Monday, February 4, 2008

Who's Afraid of John McCain?

A country that never quite came to terms with Vietnam -- to the degree that, for example, Germany came to terms with Nazism – can expect politicians like John McCain to surface from time to time. The actual John McCain is flawed in more ways than Mike Huckabee can shake a stick at, and his war mongering on Iraq is unlikely to do him much good in November. But that doesn’t mean we shouldn’t be worried. It seems unlikely now that any Democrat could lose the coming election. But for that we have George Bush and Dick Cheney, not Hilary Clinton or Barack Obama to thank. With our corporate and corporate-friendly media deciding what news is fit to print (and broadcast), the Bush crime family could be far from voters’ minds come November -- no matter how much harm it still is doing. For that we have Nancy Pelosi and her fellow Democrats to thank, not Cheney or Bush. The Pelosiites took impeachment “off the table” – insuring that the country will never come to terms with Iraq or Bush’s other wars (including the so-called War on Terror) either. That’s why, should it come down to McCain (not Bush) versus Clinton or Obama there is indeed much to fear.

With Clinton, the problem is obvious: she’s McCain Lite. Like her husband, she’s in line with the neo-cons when it comes to projecting military might to keep the empire together. Bill Clinton did it more competently than Cheney and Bush and so probably would John McCain. He’d be a more successful Commander-in-Chief. But he’d exercise no greater political morality, and no sounder strategic judgment. In short, he’d be like Bill Clinton was and like Hillary Clinton wants to be – only more so. Voters, enough of them anyway, might figure that if we’re going to go down that path, we might as well go all the way. Needless to say, that would just about assure a painfully hard landing as the empire declines and falls. But will an electorate dumbed down by the likes of The New York Times, CNN and NPR, not to mention Fox News, realize this in time? And will it worry that, along the way, we’d have even worse domestic policies than we would under a Democrat; or that, as McCain reminded voters this weekend at every opportunity, we’d have a President intent on ending abortion once and for all?

The Clintons succeeded in getting Bill Richardson to back Hillary. Who knows what they offered him! Even so, and despite Obama’s troubles with Latinos – or, rather, their troubles with an African American candidate – I’d bet that Obama will do better tomorrow, on Super Tuesday, than the Clintons will. All those live Kennedys – now even including Maria Shriver, wife of Republican action figure Schwarzenegger -- plus Oprah can hardly fail. Obama, rhetorically at least and by virtue of his (briefer) “record,” is less vulnerable than Hillary Clinton to being cast as McCain Lite. But he is vulnerable in another way.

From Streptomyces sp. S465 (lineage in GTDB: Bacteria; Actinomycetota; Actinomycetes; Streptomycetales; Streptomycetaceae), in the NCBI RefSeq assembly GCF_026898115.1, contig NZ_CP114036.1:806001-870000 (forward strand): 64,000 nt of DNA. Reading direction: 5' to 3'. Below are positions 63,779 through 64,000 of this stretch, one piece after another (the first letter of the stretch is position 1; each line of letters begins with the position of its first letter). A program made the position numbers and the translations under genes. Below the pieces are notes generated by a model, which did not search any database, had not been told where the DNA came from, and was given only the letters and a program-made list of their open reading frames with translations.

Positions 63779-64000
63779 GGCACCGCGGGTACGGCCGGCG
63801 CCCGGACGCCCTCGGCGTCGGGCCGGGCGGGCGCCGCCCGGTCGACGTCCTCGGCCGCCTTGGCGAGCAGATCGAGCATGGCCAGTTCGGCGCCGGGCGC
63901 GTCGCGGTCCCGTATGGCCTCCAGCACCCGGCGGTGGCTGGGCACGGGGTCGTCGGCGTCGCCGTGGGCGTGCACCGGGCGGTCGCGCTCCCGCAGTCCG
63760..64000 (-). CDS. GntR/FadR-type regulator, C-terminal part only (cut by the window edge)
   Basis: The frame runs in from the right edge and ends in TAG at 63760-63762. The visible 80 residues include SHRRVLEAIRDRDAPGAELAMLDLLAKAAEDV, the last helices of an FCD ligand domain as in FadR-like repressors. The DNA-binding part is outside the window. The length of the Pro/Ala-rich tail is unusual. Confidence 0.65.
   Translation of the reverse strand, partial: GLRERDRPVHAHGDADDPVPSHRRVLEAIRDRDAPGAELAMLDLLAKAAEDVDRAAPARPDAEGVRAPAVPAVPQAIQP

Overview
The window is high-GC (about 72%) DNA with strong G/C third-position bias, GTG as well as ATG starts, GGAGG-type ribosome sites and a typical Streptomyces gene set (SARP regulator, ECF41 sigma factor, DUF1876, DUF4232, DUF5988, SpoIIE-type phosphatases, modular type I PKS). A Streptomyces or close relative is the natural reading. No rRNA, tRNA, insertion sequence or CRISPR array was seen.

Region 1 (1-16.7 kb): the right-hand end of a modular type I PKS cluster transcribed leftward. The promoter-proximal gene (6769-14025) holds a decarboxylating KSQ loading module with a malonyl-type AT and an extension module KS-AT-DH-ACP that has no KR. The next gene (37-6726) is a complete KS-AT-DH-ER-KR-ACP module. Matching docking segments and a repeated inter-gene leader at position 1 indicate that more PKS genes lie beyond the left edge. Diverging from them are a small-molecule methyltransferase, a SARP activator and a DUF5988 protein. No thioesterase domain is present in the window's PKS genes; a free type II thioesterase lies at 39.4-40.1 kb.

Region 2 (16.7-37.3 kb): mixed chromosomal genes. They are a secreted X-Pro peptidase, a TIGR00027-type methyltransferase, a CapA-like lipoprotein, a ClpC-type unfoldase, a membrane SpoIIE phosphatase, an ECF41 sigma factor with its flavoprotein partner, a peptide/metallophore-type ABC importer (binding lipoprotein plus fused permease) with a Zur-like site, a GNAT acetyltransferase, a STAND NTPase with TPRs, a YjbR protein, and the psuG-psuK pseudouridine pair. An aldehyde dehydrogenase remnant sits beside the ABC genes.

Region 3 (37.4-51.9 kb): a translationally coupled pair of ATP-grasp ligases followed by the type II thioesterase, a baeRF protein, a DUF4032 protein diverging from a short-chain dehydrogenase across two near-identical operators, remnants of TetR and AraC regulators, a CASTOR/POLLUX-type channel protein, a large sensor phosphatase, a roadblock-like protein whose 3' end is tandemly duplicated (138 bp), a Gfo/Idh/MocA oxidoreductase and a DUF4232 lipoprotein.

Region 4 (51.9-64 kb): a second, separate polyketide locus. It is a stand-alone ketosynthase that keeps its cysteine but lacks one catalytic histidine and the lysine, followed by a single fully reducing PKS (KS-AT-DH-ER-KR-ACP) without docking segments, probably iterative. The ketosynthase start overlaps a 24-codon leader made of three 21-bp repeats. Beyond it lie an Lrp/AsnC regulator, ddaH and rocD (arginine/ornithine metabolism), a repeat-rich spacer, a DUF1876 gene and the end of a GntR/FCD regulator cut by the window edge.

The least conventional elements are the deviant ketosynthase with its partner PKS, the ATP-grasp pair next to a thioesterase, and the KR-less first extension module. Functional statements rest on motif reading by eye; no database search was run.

Since he became a national figure, Obama has pandered to the Israel lobby as assiduously as any Clinton ever did. But in his days as an organizer in Chicago, he did, meekly, exhibit some awareness not only of Palestinian oppression, but also of the rights and wrongs of the Israeli-Palestinian conflict. No American politician, no Democrat especially, can get away with that! If McCain is shrewd enough to run with his Super-Bowl buddy Joe Lieberman (Independent-Likud), or even if he’s not, Obama’s erstwhile decency could come back to haunt him.

[I wouldn’t bet against a McCain-Lieberman ticket, just as I wouldn’t bet against a Clinton-Richardson ticket. Gamblers would do well to take note of who watches the Super Bowl with whom!]

The anti-immigrant/tax cutting/”values” coalition is divided and losing favor even among Republican voters who seem to prefer “security” freaks to greedy, godly pols. That’s why it’s unlikely, though not impossible, that Mitt the Family Guy (and prospective CEO of the USofA) will be the nominee. Were Romney the candidate, either Clinton or Obama would have a much easier time of it. Romney, like Huckabee, is a hoot – and nothing more. In all likelihood, therefore, the plutocrats, many of whom still don’t feel comfortable switching parties, will see to it that John McCain will be the nominee, even if the voters don’t close the case tomorrow. Then the greater evil party will be well situated to exploit one or the other of Clinton’s or Obama’s vulnerabilities. That’s an excellent reason to be afraid.

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